One such new game was We Must Go Deeper, an illustrated 2D co-operative submarine experience. Each players mans a different part of the sub, such as helm or weapons. They work together to reach the bottom of the sea and fight a deadly giant squid. The game is still in development right now, but I’m very excited to take a look at it once it’s ready. During the demo, I played in the weapons section. I had to manually load each torpedo I fired. I had to run around the sub, wrench in hand, fixing holes that sprang up due to the attacking sea creatures.
Another title was Ethos, a dark AMMORPG rumored to have an entirely player-driven economy, and boasting Dark Souls-like combat mechanics. The demo featured a boss fight against a massive troll. Right now they only have a “proof of concept” ready. But if they take their time and refine what I played, they could have something truly special. I’ll definitely be following the development of this game as it progresses.
The people over at UGG are working hard on their games. It was amazing to talk to them about their progress and aspirations. This group is certainly dedicated to their art. I love the UGG’s ideals. Like-minded people are brought together to collaborate and bounce ideas off one another. It’s great to have other creative people around you while you work. It really shows in their games.
One thing that was pretty exciting was the abundance of VR at the con. There are a lot of places who were just using VR as a gimmick to sell their products. One product was a VR Cardboard. Purchasing one of these got you 15 minutes in the HTC Vive. Another booth just had a Vive and an Oculus Rift set up. For the price of $10 you could spend 10 minutes on their systems (except Microsoft for some reason). This is the only free VR experience I’ve found here; although it was only for 5 minutes and the line was huge. This seemed bizarre, since you’d assume Microsoft would be the first to try and lure people into buying something, or even more heinous pre-order a game. However, Microsoft was just sponsoring another group.
Wil Brown, head of the Utah Virtual Reality (UVR) meetup group, has done a great job of setting up and showing off the wonders of VR. To hear him talk about working in VR space was simply incredible. He has such a passion for it and I couldn’t help but see just how amazing the technology actually was. He should have had his own panel, instead of stupid shit like the dumb PS4 vs. Xbox One debate they gave him. I’ve set up some special deals with Wil and will be covering UVR here in the near future. In my random chats with Wil, we discussed some incredible stuff. We talked about the Vive and the Oculus. But then he showed me something that isn’t on the market yet, and something to which few developers have access: the Microsoft HoloLens. This mixes both reality and virtual reality into the perfect sci-fi experience…or it will once it’s ready for consumers. As of right now it’s just a “developer’s kit”; Microsoft trying to create some programs for it. At most you can create 3D images that sit in the middle of real space. From what I experienced with it though, this is the dawn of the future. Soon enough this thing and things like it will be widely available.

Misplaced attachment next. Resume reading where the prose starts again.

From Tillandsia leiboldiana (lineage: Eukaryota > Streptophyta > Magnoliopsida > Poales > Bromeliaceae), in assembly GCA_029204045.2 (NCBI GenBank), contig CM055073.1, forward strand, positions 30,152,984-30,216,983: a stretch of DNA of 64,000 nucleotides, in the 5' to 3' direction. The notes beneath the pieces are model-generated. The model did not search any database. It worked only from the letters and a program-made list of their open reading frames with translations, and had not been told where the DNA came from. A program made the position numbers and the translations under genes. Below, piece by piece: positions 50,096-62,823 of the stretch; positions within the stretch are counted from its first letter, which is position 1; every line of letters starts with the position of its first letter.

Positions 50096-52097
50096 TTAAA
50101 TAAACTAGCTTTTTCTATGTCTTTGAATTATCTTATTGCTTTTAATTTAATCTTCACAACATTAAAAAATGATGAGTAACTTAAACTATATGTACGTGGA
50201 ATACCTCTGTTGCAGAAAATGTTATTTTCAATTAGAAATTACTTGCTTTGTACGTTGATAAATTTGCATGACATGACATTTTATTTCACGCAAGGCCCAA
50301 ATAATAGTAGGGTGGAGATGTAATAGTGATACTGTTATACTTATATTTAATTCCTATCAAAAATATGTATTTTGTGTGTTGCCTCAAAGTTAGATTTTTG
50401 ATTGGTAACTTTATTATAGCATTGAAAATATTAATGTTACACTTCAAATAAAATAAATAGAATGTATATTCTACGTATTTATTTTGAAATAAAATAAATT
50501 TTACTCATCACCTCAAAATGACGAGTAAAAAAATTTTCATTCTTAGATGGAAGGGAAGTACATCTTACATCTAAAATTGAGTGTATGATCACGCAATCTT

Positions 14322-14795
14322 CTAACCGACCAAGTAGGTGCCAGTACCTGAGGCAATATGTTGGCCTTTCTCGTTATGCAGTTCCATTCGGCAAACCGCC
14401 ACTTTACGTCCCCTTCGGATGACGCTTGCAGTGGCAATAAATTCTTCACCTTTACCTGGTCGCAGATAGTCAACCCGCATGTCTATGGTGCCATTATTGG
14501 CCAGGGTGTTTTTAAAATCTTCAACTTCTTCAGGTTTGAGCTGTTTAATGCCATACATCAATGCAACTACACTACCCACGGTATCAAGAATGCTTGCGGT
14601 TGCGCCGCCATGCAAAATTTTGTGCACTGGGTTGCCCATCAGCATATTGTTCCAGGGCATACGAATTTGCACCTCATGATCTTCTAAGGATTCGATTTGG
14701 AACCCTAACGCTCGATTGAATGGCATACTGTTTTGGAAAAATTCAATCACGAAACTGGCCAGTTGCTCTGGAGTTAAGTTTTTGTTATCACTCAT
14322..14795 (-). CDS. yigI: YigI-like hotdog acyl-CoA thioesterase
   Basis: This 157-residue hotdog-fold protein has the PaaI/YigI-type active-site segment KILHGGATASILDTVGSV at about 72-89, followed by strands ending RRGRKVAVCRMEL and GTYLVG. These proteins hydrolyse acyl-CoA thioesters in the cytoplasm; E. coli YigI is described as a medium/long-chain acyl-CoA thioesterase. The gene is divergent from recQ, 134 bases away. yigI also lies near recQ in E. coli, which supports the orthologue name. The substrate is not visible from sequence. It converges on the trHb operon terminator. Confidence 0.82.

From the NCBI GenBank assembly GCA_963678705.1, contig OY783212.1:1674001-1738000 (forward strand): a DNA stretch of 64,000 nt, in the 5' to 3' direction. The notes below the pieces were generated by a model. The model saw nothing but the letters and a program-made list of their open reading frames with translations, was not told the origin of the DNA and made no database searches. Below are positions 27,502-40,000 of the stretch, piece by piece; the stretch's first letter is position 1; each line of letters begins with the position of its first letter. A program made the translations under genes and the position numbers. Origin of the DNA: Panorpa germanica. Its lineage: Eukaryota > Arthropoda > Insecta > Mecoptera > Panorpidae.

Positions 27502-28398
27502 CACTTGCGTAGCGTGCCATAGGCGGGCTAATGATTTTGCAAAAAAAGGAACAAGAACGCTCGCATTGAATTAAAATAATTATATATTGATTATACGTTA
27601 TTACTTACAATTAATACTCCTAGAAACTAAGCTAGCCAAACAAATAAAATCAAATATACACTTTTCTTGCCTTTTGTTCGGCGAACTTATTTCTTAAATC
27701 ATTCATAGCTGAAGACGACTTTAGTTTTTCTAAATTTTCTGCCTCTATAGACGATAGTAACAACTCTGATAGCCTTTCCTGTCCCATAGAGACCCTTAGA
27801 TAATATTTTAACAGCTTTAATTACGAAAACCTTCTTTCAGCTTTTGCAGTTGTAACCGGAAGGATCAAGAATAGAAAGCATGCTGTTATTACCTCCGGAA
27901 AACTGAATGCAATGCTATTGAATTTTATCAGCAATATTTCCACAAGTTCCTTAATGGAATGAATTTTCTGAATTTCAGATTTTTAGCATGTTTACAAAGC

On the non-video side of gaming, there was plenty to see…surprisingly so. Piazo, a tabletop RPG company was there to host some Pathfinder Society games. An employee for Piazo held a panel about upcoming releases and general RPG talk. The panel was pretty small but the people attending were all interested in RPGs, so it led to some good discussion. Additionally, I decided that it’d be fun to do a bit of role-playing. I sat down for an hour-long session of D&D and played Lockwood, the arrow-slinging animal whisperer. Although I tend to enjoy other systems more, it was really enjoyable to revisit good ol’ Dungeons and Dragons. This is what the con was truly about. This was the best part; a few strangers sitting down and sharing a hobby. Despite all the corporate chicanery, stuff like this was still able to shine through. It’s easy to get caught up in the money-hungry nonsense that conventions draw, but at the heart of it all these are still these brief moments of happiness and excitement.